[Python-Dev] Tricky way of of creating a generator via a comprehension expression

Nick Coghlan ncoghlan at gmail.com
Sat Nov 25 00:04:40 EST 2017

On 25 November 2017 at 13:30, Guido van Rossum <guido at python.org> wrote:
> On Fri, Nov 24, 2017 at 4:22 PM, Guido van Rossum <guido at python.org> wrote:
>> The more I hear about this topic, the more I think that `await`, `yield` and `yield from` should all be banned from occurring in all comprehensions and generator expressions. That's not much different from disallowing `return` or `break`.
> From the responses it seems that I tried to simplify things too far. Let's say that `await` in comprehensions is fine, as long as that comprehension is contained in an `async def`. While we *could* save `yield [from]` in comprehensions, I still see it as mostly a source of confusion, and the fact that the presence of `yield [from]` *implicitly* makes the surrounding `def` a generator makes things worse. It just requires too many mental contortions to figure out what it does.

While I'm OK with ruling the interaction of all of these
subexpressions with generator expression too confusingly weird to be
supportable, in https://bugs.python.org/issue10544?#msg306940 I came
up with an example for the existing comprehension behaviour that I'm
hesitant to break without a clear replacement: code that wraps the
*current* comprehension behaviour in an explicit "yield from"

That is, code like:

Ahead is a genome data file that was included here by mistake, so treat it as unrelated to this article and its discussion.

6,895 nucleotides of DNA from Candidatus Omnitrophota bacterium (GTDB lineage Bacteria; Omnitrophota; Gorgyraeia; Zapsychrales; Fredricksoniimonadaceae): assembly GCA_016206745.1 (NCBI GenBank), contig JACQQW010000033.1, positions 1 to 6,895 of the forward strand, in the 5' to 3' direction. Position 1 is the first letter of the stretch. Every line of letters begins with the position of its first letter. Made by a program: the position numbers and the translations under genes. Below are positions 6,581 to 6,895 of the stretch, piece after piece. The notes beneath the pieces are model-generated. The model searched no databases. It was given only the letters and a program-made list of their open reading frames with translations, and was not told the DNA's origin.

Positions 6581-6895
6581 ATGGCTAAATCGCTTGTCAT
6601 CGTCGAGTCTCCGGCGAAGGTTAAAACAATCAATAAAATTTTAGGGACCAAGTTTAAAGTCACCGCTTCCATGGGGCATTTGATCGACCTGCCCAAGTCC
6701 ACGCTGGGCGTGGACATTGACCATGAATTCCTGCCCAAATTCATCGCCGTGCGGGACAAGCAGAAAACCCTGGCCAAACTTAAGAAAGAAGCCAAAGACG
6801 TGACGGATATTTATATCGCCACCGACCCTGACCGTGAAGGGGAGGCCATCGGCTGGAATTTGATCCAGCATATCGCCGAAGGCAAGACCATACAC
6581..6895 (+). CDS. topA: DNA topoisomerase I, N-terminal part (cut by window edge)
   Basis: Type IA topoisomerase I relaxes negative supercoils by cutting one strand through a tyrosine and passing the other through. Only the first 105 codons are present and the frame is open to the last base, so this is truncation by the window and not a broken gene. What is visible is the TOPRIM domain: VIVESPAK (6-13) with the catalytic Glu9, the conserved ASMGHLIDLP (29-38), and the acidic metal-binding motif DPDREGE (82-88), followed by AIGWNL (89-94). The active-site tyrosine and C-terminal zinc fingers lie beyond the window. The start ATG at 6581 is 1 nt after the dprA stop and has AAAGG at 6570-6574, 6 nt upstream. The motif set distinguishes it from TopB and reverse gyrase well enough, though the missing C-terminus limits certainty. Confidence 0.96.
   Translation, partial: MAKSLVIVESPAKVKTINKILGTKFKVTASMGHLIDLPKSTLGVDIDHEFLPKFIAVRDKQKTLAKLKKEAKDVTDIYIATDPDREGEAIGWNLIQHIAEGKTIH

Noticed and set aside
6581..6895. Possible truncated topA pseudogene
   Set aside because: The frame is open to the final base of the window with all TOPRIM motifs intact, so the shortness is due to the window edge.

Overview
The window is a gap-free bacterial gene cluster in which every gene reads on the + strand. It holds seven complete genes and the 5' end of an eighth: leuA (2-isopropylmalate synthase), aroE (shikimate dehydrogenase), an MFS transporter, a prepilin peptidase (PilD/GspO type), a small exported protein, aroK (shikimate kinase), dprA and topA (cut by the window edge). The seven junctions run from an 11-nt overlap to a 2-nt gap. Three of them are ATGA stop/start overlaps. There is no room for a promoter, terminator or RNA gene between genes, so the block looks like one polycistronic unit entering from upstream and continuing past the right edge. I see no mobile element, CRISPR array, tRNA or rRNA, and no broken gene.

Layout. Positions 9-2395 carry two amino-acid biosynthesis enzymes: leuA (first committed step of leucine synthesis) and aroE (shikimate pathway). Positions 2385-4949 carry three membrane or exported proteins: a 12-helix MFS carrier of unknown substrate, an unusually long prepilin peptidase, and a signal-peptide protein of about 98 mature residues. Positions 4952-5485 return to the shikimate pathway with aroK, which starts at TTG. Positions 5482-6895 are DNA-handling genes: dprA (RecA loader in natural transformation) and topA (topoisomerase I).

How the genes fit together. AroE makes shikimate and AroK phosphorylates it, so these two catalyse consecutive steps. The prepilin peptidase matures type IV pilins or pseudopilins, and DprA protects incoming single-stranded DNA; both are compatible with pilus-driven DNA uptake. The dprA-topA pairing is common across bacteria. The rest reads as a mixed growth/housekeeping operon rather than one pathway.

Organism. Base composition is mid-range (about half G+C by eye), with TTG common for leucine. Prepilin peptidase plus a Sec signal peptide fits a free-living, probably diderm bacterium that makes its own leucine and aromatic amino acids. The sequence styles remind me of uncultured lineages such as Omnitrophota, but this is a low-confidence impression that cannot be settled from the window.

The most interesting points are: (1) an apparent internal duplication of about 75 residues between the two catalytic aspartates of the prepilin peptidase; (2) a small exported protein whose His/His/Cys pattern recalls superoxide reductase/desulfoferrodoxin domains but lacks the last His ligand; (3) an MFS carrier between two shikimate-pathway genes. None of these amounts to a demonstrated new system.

def example():
        comp1 = yield from [(yield x) for x in ('1st', '2nd')]
        comp2 = yield from [(yield x) for x in ('3rd', '4th')]
        return comp1, comp2

Creates a generator that returns a 2-tuple containing two 2-item
lists, but the exact contents of those lists depend on the values you
send into the generator while it is running.

The basic principle behind the construct is that a comprehension
containing a yield expression essentially defines an inline
subgenerator, so you then have to yield from that subgenerator in
order to produce the desired list.

If the implicit "yield from" idea seems too magical, then the other
direction we could go is to make the immediate "yield from" mandatory,
such that leaving it out produces a SyntaxWarning in 3.7, and then a
SyntaxError in 3.8+. (Something like "'yield from' clause missing
before subgenerator comprehension")

While we don't generally like bolting two pieces of syntax together
like that, I think it's defensible in this case based on the fact that
allowing "[expr for var in iterable]" to ever return anything other
than a list (and similarly for the other comprehension types) is
genuinely confusing.

The nicest aspect of the "an explicit and immediate 'yield from' is
required when using subgenerator comprehensions" approach is that the
above syntax already works today, and has actually worked since 3.3 -
we'd just never put the pieces together properly to establish this as
a potential pattern for comprehension use in coroutines.


Nick Coghlan   |   ncoghlan at gmail.com   |   Brisbane, Australia

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